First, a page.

Big Data holds the key to savings on MRO procurement

To achieve real savings, businesses must change their mindset, shift their attention and have stakeholders work together, explains Jarn Gill, head of corporate sales at RS Components.

Jarn Gill, head of corporate sales at RS Components.
Jarn Gill, head of corporate sales, RS Components.

It’s been interesting to see how Big Data has transformed from simply a buzzword – perhaps viewed as only relevant in high-tech worlds – to a phrase that resonates with a wide range of businesses in varying sectors, and of all sizes.

Companies are increasingly utilising Big Data to help shape their marketing strategies, customer relationship management (CRM) and to gain competitive advantage through personalisation to enhance loyalty and for their own operations – to name but a few examples.

An effective way to utilise Big Data is also in improving business efficiencies – an issue pertinent across many industries.

Being able to gather and aggregate data to extract insights that can aid efficiency is the Holy Grail. But not all organisations have the capability to do this.

At RS Components, we recognised a growing issue of inefficiency caused by the complexity of a process that affects all of our customers: MRO procurement.

MRO products are a necessity for the smooth running of equipment and machinery – or simply business premise essentials such as lighting and heating – that enable a company to operate effectively and produce its goods.

Procurement of products for MRO make up just 20% of a firm’s overall procurement costs, so is often not a prime area of focus for cost savings.

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Procurement of products for MRO make up just 20% of a firm’s overall procurement costs, so is often not a prime area of focus for cost savings.

However, if they were to learn that the ratio of product cost versus procurement cost was actually 2:1, they might sit up and take notice!

This is not a figure plucked from the air but real quantification of a previously difficult-to-measure area.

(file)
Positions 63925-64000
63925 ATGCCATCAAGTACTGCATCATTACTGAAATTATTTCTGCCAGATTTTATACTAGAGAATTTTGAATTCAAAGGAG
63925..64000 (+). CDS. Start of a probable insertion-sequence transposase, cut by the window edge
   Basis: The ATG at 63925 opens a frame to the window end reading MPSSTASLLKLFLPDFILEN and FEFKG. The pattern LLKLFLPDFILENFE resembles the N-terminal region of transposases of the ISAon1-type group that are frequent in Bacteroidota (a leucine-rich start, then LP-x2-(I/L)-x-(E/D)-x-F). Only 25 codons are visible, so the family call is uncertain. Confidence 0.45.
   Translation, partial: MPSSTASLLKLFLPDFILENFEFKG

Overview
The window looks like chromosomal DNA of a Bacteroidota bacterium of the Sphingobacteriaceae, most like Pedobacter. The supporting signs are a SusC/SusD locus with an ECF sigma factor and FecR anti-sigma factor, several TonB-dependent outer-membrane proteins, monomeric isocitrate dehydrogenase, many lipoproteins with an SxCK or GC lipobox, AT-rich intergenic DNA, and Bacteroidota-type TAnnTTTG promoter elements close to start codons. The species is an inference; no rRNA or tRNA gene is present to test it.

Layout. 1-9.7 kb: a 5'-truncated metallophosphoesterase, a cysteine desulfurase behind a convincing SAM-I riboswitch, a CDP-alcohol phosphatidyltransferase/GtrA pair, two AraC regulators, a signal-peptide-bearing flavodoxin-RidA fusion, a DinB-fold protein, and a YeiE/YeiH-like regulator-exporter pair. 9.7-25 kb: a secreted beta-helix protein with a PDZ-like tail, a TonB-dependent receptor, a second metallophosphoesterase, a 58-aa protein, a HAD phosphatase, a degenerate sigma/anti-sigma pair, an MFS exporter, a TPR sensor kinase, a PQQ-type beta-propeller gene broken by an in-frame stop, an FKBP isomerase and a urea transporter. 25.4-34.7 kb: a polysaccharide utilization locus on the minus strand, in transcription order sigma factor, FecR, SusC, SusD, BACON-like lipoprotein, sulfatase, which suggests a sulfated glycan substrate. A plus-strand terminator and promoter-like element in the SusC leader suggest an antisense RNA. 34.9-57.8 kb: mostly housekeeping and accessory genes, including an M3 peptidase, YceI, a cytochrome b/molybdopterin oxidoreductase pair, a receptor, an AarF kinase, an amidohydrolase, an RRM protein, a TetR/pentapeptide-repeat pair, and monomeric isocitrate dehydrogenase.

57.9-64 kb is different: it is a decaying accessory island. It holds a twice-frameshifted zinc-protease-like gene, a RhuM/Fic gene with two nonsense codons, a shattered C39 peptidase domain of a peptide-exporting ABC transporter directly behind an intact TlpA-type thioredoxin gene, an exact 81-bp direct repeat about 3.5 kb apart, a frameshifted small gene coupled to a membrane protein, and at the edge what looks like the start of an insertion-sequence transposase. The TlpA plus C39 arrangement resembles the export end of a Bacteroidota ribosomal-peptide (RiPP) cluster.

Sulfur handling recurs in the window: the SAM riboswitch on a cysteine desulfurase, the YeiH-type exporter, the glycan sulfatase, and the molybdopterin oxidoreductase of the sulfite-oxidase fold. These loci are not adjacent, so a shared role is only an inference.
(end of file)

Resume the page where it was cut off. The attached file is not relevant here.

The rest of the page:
RS Components has made a significant investment in research, verified by a project team at the Manchester Business School (MBS), to unveil findings about the costs associated with the process that could stand up to scrutiny – hence the independent verification from MBS.

Armed with a vast data capability, we were perfectly placed to embark on such a study.

We knew when making this investment that we weren’t unearthing an area that no one is aware of.

Any procurement professional worth their salt is aware of inefficiencies in the procurement process and the financial impact this has.

However, the true extent of it, we believe, isn’t common knowledge or truly understood.

This is why little or no effort is given to reducing procurement costs – instead being given to driving down product cost, believing that is the answer.

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To make real savings, organisations must change their mindset, shift their attention and have stakeholders work together to achieve savings.

To make real savings, organisations must change their mindset, shift their attention and have stakeholders work together to achieve savings.

Driving down the cost of product must be ditched in favour of streamlining processes, choosing fewer, better quality or energy-saving products to minimise maintenance, reduce energy costs and frequency of replacement.

Streamlining must also be extended to suppliers – dealing with multiple suppliers to save on products costs is counter-productive, as the downtime in dealing with the varying processes of these suppliers when it comes to ordering and invoicing negates any saving that can be made on product.

A real barrier can often be the different agendas and motivation of many departments involved in the MRO process.

Joined-up thinking must be applied if savings are to be achieved and the process must be upheld and constantly reviewed to ensure it is still as efficient as it can be.

RS Components Value Process LinkThe Value Process we developed using our research findings focuses on five key areas of optimisation that will lead to cost savings for customers, and is an end-to-end formalised approach that we fully manage for customers – taking away the perceived hassle that is often the barrier to organisations taking action in the first place.

This study has shown the power of Big Data and what can be achieved when an organisation has a data pool that can provide valuable insights leading to real business benefits.

It has shown that data can remove the complexity by making information transparent, and analytics of it can generate insights that eliminate the guesswork that often guides decision-making, and from which inefficiencies are created.

We strongly believe that unveiling insights will increasingly be the differentiator for suppliers in a variety of sectors.